HIMALAYAN NEWS SERVICE
KATHMANDU: Two rare manuscripts — Nisvasattatvasamhita, the earliest surviving tantric manuscript, and Susrutasamhita, the oldest document in the field of Ayurveda — from Nepal have been added to the prestigious list recognising documentary heritage of outstanding value of the UNESCO’s Memory of the World Register.
These are the maiden manuscripts from Nepal in the world-renowned register of UNESCO, UNESCO Kathmandu Office said. Axel Plathe, UNESCO representative to Nepal, in a press release today congratulated Nepal for the feat.
“I am confident that their inclusion in the register contributes to creating greater awareness of the need to preserve Nepal’s memory held in the country’s archives and libraries,” he said. The two manuscripts are among 54 new additions to the Memory of the World Register, approved yesterday by UNESCO Director-General Irina Bokova.
The Nisvasattatvasamhita, which is deposited at the National Archives, is said to be the earliest surviving tantric manuscript and as such it is an important source for the early history of tantrism. It has had a great influence in shaping other tantric texts. Tantrism has had impact on many major Asian religions and even influenced Islam practised in India. The Western World has been influenced by tantras through the practice of yoga, which has its roots in tantrism as well as through the New Age groups in America.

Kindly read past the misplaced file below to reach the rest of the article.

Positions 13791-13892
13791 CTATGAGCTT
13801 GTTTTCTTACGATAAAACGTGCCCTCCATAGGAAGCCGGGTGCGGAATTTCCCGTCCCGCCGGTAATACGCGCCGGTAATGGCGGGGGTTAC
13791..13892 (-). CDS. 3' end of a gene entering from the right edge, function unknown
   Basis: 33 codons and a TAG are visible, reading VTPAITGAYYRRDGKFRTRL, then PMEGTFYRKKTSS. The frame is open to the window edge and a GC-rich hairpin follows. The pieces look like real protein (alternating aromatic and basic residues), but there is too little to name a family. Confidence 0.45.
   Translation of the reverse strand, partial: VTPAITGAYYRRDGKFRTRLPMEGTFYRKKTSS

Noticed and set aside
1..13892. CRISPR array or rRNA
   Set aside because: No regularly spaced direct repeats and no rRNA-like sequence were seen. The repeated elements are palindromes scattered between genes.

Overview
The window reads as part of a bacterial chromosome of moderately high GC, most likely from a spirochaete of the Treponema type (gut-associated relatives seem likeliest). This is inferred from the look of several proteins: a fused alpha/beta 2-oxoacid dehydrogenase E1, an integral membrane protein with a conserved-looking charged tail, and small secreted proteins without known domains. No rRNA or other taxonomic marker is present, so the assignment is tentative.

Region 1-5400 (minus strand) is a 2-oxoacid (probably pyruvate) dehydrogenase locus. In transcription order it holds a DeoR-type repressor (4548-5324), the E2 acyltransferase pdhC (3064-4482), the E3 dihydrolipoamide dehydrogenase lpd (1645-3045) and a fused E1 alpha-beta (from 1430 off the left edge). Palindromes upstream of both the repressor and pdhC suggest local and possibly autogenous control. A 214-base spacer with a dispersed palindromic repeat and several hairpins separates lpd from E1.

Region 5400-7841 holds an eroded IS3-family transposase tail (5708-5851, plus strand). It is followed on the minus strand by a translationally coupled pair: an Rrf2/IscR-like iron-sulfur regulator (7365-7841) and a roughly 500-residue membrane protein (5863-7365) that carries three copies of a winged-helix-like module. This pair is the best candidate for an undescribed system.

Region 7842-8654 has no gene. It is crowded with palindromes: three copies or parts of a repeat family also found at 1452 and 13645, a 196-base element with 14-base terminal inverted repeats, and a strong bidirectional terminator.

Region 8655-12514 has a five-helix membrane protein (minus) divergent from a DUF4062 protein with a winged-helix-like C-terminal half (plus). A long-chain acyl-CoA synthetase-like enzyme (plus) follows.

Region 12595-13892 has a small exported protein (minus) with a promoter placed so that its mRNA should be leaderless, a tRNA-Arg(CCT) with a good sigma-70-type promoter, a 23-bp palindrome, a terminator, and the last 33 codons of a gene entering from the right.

The 1,134-year-old palm leaf manuscript of the Susrutasamhita, held by the Keshar Library in Kathmandu, is considered the oldest document in the field of Ayurveda medicine, a systematic and formal tradition of healing that became South Asia’s principal medical system and has profoundly influenced all cultures surrounding South Asia, including Tibet, Central Asia, China, South-East Asia and the Middle East. The manuscript focuses especially on surgery and discusses diseases related to heart, skin and gynecology, among others. It also describes methods and use of herbs in curing diseases.
The Memory of the World Register now includes a total of 299 documents and document collections from the five continents, safeguarded on various supports from stone to celluloid and parchment to sound recordings. UNESCO established the Memory of the World Programme in 1992. The impetus came from a growing awareness of the parlous state of preservation of, and access to, documentary heritage in many parts of the world.